“If you’re not selfless already, you learn how to be. You learn how to respect everyone’s space,” he says. “I think it’s a huge amount of give and take and a huge amount of respect because you’re essentially up everybody’s butt 24 hours a day. You need to learn how to be together.” He says the trick is to use good old rational thought. “I think we try and go through things as sensibly as possible. Anything that doesn’t make sense, we look at and look at again, and try and rationalize it till it makes sense.” But maybe there’s more? Something more clandestine? Ronnie hints at a “brotherhood.” “There is a secret code to the brotherhood. It’s a good existence. We’re all four different people. Together I think we make the perfect man,” jokes Ronnie. “I think especially with me in the band! I think it fits musically, it fits personality-wise, and that’s how we keep it together. It’s like family. It’s about the brotherhood. It sounds cheesy, but it is about the brotherhood.”
BONUS Q&A with The Killers
URBAN MYTH SOLVED
Faze: Did an earthquake really propel Ronnie from his seat while recording “Believe Me Natalie”?
Ronnie: It threw me on my ass…We tried out a few songs in the studio and one of the songs was, “Believe me Natalie.” And we did two tries on that song and the second try, which is the one we ended up keeping, there was an earthquake while we were recording. There was a guy filming it. It was just kinda like…(shakes my chair slightly, to my surprise). It was like that. Of course, it didn’t throw me from my stool, but if you listen closely, you can hear the rumble.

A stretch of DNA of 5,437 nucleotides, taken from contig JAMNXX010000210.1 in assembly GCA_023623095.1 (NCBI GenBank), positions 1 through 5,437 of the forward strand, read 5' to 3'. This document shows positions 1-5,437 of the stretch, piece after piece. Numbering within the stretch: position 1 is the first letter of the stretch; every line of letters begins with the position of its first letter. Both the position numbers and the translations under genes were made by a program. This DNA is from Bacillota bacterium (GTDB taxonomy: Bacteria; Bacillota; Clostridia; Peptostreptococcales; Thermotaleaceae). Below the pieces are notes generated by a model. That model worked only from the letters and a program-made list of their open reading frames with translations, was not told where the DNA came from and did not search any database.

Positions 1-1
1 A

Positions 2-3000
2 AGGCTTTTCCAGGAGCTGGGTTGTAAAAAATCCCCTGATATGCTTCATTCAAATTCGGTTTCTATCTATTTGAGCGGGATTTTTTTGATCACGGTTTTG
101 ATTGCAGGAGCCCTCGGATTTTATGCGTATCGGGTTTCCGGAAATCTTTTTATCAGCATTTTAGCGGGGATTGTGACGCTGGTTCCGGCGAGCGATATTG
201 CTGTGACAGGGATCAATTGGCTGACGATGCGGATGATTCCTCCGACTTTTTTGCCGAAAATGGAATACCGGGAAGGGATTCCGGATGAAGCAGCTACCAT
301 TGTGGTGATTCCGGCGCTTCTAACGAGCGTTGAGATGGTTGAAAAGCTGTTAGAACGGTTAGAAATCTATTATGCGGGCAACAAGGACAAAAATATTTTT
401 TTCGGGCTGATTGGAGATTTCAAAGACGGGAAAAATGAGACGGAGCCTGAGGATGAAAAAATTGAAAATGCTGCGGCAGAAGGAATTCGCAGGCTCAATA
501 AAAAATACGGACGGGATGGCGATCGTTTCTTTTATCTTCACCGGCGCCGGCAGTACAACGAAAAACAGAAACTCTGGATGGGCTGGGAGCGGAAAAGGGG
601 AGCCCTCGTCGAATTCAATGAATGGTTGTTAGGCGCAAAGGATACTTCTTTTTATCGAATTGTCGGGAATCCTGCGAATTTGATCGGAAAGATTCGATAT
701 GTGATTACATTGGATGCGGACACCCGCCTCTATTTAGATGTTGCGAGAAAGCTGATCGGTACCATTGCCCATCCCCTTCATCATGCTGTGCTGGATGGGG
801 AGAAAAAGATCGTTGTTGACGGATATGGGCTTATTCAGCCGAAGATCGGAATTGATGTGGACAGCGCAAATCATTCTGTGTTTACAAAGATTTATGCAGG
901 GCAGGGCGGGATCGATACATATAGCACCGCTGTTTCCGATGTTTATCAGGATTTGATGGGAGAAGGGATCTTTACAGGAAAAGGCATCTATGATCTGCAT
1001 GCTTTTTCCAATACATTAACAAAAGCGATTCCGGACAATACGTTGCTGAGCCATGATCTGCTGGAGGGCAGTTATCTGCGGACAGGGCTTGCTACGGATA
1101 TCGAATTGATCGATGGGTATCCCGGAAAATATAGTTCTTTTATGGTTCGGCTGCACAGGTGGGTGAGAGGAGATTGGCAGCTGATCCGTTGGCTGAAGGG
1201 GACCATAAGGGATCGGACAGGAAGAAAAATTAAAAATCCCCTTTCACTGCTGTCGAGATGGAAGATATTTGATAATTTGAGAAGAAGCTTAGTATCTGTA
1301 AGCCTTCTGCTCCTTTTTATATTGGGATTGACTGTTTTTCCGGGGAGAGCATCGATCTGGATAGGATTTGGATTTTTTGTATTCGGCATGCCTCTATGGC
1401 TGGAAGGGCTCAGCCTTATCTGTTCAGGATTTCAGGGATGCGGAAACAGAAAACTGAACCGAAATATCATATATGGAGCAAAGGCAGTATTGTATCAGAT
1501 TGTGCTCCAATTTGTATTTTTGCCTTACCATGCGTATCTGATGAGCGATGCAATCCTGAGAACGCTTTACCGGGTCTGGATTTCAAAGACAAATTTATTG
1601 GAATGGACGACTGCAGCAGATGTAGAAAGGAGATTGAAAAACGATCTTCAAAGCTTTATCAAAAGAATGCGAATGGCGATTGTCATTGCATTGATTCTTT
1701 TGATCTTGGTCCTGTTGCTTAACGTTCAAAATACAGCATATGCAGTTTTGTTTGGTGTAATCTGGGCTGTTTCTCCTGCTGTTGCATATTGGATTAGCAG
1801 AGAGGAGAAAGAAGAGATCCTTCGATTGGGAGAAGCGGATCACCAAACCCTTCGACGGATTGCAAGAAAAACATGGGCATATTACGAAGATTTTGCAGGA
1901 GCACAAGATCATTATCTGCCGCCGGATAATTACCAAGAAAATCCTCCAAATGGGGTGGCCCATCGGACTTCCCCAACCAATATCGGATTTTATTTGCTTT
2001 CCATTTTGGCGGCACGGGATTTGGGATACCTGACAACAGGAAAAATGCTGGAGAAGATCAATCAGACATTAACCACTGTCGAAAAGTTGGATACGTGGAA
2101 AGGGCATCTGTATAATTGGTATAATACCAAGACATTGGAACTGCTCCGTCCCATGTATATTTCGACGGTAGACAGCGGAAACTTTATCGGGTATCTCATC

Faze: You guys kept the rumble?
Ronnie: Ya. We kept the rumble in the video and in the recording of the song.
WON THE KILLERS REPEAT PLAYLIST
(Disclaimer from Ronnie: “Not only am I giving them props because they’re friends of ours, but they’re genuinely good bands.”)
Tegan & Sara: “So Jealous”
Hot Hot Heat: “Elevator”
“Those guys are great,” says Ronnie. “We did a coupla shows with them, and they turned out to be good friends pretty quick. And they’re Canadian!”
The Arcade Fire’s “Funeral” (also Canadian)
NYC band: Hotel Lights’ self-titled album
Brit sensation: British Sea Power: “Open Season”
PHILOSOPHY ON LIFE
Enjoy your youth and educate yourselves. Don’t take your existence at this point too seriously ‘coz when you hit 18 or get out of college, that’s when the real work begins. You think it’s hard now? You better climb up and get it together, sister!
Interviewed by Faze editor Surya Bhattacharya and written by Faze entertainment reporter Stefan Norman
Bench image: Photos courtesy of Island/Def Jam Records. Photo by Colin Lane.
Rooftop/storefront/and all headshots: Photos courtesy of Island/Def Jam Records. Photographer Jelle Wagenaar.